Next we see the empty staircase in Jared’s house, then the figure of Jamie, slowly ascending the stairs. He is dirty and dishevelled after his weeks in the Bastille. Claire is stony faced at the top of the stairs. He is out of focus behind Claire as he says “I don’t even know if it was a boy or a girl”. His voice is husky with tiredness and emotion. As we focus on him we see his haunted eyes, bedraggled hair and beard. Claire is wearing black ribbons tied around both arms, looking fragile in her mourning clothes. Jamie kneels at her feet.
Claire tells him about Faith, we see flashback of Claire’s terrible distress back at the L’Hopital. We see Claire cradling baby Faith and singing to her. Claire is unable to give up her dead baby. Mother Hildegarde brings Louise to help Claire give up the child. Claire reluctantly gives baby Faith to Louise who passes the child to Mother Hildegarde. Claire breaks down sobbing.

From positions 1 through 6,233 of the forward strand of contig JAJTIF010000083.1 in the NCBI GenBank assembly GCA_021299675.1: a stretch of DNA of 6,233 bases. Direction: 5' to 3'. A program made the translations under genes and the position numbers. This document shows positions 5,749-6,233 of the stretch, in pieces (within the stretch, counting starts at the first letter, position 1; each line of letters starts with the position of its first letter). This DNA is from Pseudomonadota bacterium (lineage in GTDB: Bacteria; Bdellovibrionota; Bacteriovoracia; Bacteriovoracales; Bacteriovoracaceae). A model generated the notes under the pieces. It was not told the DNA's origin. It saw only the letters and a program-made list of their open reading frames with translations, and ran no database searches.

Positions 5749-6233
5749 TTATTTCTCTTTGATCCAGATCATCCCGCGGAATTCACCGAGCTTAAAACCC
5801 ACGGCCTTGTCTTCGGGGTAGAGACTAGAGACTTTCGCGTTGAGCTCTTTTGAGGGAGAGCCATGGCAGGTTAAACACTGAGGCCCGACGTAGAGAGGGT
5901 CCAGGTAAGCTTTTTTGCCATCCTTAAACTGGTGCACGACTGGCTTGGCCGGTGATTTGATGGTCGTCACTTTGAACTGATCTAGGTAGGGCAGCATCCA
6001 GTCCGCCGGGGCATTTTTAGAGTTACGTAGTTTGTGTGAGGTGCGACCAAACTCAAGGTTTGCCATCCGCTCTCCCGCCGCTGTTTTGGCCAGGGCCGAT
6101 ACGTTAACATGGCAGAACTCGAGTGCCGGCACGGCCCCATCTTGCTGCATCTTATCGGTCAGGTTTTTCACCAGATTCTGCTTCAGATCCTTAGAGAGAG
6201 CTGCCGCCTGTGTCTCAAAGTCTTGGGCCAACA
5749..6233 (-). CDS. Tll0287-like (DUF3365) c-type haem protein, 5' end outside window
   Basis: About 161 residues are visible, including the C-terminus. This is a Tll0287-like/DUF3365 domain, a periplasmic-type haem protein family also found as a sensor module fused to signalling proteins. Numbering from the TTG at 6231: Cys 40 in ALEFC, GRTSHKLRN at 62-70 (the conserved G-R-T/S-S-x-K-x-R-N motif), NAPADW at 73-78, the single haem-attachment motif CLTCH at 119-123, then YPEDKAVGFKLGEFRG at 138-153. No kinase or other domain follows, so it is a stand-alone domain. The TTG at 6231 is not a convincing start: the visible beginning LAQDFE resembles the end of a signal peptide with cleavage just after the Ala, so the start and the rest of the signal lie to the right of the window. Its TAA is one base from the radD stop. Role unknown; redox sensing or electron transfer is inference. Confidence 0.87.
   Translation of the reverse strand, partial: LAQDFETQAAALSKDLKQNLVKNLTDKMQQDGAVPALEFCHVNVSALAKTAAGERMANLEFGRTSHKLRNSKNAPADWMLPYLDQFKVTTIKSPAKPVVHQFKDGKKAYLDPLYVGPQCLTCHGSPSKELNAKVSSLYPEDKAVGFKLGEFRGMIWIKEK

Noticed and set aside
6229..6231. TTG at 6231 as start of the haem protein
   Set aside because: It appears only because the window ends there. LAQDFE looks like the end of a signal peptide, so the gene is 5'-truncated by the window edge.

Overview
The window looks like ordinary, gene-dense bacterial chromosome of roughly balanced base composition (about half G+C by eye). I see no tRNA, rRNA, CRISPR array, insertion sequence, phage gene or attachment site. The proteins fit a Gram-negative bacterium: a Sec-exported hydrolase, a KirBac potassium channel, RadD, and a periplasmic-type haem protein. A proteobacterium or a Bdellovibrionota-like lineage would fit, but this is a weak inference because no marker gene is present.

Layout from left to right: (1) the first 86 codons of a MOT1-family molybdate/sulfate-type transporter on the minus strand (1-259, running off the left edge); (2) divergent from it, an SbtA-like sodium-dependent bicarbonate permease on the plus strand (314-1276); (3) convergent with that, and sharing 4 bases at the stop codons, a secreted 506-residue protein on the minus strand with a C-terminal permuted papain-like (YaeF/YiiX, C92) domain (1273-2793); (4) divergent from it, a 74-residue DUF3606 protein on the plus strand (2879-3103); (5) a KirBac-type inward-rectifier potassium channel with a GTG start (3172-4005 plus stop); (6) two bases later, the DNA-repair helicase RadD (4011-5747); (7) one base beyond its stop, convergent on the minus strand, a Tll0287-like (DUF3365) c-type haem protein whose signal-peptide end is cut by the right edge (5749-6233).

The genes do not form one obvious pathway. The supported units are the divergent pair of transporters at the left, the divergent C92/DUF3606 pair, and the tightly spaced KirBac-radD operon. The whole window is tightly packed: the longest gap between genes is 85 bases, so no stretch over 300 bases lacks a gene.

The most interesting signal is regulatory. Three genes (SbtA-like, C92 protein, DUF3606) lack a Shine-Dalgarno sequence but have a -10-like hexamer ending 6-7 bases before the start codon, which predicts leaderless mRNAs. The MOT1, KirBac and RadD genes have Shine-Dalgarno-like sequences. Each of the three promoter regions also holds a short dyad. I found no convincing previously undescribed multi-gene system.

Claire tells Jamie that she hated him, then she takes responsibility for her choices and her impossible request, absolving Jamie of blame. Jamie states ” I already forgave you long before today, for this and anything else you could ever do.” Claire then tells him there is something else – she slept with the King – “to buy your freedom”. Jamie concedes “You did it to save my life, just like I gave myself to Randall to save you.” Claire asks “How can we ever be the same?” Claire asks Jamie to bring her home to Scotland. There is one last thing to do before leaving, they go to Faith’s grave.